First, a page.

In the above form, Retinex contains unspecified parameters, such as the number of paths, or the way in which we sample the image to build them. Also, the reset mechanism in eq. (8) makes much of the paths information redundant. In [36], path-based sampling was replaced by sampling through random sprays with radially decreasing density. In [3], random sprays wwere replaced by a 2-dimensional representation, with a kernel modeling the sampling density of the spray in the limit, leading to the Kernel-Based Retinex:



models the probability of selecting pixel

in the proximity of , and the reset mechanism is automatically implemented, since is defined as for .

Center-surround techniques were first proposed in [25] as a simple alternative that still preserves the characteristic features of Retinex. They compute the ratio between image intensity at a pixel and its surrounding:


where is a weighted average operator. This amounts to integrating local information instead of sampling it. The first practical implementation of this idea was proposed in [19], where the average operator was a Gaussian kernel :


The scaling function is here a logarithm. Homomorphic filtering can also be seen as a particular case of this model, in which the logarithm and the convolution occur in inverted order in the right-hand term of (11). This was later extended to multi-scale Retinex [18], a normalized linear combination of (11

) applied with different standard deviations.

Many other flavors of Retinex have been proposed in the literature, e.g. variational [20] or non-local [51] approaches. We refer to [31] for a comprehensive review.

4 The Duality between Retinex and Image Dehazing

We begin by observing that any solution to the haze formation model should decrease the intensities of the input hazy image. This can be easily seen by rearranging (2) into:


Since transmission lies always in , then , which implies .

At this point, it is useful to make a simplifying assumption on the haze formation model (2). As often done in the image dehazing literature [46], we assume the input image is globally white-balanced, i.e. no chromatic component dominates the scene. This amounts to fixing in eq. (2), and a solution of the image dehazing problem can be rewritten, after a simple manipulation, as:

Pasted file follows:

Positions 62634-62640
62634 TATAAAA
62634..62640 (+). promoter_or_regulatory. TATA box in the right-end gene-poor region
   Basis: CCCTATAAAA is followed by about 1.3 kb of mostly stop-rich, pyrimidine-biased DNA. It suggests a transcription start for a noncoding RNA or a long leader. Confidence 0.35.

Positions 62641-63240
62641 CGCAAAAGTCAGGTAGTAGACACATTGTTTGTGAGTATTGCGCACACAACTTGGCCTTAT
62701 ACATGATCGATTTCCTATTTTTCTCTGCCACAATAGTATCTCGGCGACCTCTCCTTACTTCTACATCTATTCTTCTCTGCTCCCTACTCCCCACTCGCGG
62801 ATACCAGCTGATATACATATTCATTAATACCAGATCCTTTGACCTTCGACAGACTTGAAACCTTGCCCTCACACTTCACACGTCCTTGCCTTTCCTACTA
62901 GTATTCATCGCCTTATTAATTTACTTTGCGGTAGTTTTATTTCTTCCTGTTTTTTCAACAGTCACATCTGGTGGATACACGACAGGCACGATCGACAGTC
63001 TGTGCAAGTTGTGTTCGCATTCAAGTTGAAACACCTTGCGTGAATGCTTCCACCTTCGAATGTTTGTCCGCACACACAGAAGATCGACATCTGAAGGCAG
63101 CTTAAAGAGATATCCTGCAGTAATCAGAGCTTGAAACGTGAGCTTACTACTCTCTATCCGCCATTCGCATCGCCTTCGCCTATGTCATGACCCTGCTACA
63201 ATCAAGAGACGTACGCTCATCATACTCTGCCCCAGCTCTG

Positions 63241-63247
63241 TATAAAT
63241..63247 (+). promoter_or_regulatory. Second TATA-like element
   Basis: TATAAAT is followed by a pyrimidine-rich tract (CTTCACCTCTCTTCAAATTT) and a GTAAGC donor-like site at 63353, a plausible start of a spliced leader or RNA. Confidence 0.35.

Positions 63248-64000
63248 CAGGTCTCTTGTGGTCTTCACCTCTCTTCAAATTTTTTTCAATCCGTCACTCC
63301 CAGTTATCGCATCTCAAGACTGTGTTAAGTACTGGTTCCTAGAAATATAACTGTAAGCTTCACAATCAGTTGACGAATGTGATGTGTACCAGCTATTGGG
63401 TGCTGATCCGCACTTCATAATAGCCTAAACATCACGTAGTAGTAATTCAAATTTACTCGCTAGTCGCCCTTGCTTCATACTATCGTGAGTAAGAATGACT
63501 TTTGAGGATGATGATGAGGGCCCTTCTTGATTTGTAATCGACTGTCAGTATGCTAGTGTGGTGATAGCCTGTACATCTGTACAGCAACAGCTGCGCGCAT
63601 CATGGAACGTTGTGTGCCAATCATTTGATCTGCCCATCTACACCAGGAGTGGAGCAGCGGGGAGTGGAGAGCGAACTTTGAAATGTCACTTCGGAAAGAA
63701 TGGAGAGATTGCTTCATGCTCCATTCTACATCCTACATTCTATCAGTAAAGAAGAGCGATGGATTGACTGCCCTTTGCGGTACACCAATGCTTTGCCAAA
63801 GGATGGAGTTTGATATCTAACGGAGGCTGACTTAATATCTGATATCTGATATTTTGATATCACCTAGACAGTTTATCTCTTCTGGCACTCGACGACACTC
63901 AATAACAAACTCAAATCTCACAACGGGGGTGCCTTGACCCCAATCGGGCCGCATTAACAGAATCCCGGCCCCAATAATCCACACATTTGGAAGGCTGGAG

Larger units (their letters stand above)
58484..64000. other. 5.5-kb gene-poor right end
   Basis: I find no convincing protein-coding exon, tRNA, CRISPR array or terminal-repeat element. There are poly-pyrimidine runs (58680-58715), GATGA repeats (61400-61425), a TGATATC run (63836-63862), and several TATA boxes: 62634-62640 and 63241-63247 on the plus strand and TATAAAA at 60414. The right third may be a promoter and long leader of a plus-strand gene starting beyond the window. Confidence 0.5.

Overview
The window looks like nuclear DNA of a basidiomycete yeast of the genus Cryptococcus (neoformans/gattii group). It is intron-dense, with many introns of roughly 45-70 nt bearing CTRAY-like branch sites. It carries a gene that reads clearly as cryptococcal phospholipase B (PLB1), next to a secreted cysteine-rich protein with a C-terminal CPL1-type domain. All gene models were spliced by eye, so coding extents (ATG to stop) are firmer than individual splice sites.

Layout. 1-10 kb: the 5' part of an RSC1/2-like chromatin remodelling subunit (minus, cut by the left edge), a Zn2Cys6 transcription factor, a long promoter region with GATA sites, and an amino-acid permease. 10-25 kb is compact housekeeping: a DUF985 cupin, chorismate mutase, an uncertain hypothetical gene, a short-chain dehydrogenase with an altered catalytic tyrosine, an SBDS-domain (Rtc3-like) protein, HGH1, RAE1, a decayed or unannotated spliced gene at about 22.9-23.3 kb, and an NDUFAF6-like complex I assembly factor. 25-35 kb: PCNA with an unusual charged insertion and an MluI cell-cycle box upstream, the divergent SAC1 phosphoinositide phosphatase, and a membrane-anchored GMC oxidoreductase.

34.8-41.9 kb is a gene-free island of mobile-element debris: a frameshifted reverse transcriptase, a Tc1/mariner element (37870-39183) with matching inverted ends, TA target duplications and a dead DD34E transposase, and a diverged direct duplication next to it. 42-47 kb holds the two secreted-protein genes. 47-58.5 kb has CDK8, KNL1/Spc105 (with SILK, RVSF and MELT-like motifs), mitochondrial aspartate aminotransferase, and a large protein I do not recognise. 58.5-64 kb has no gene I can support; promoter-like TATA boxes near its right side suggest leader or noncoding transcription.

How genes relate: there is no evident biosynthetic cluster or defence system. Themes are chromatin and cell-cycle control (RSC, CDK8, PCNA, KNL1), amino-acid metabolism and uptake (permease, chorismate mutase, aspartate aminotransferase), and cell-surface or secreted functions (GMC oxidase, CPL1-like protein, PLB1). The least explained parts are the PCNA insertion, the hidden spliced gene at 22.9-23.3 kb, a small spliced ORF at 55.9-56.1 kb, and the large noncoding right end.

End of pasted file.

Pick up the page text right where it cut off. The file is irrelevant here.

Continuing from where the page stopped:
Figure 3: Dehazing as a method for illumination factorization. (a) Original image with irregular illumination. (b) Illumination computed by the dehazing method in [17] (scaled for better visualization). (c) Enhanced image with the method of [17]. Image from [48].

In this paper we consider Retinex as an image enhancement technique that can produce, imposing a local color constancy hypothesis, a uniform illumination image from an image acquired under an irregular illumination:


where is a slowly-varying illumination field affecting the scene. While Retinex produces good results in this ill-posed task, the property of always increasing intensity is a known limitation of most Retinex implementations: they are only able to enhance under-exposed images affected by shadows, while over-exposed images will not be enhanced. This limitation is usually circumvented by some further post-processing operations, typically image-dependent and hard to tune. In this work, we turn this limitation into an advantage through the definition of the following operator acting on an image with inverted intensities:


Note that according to the above observations, if the solves the Image Dehazing problem, it must share the intensity decreasing property given by eq. (13), i.e. the intensities of must be smaller than those of . This is demonstrated by the following lemma: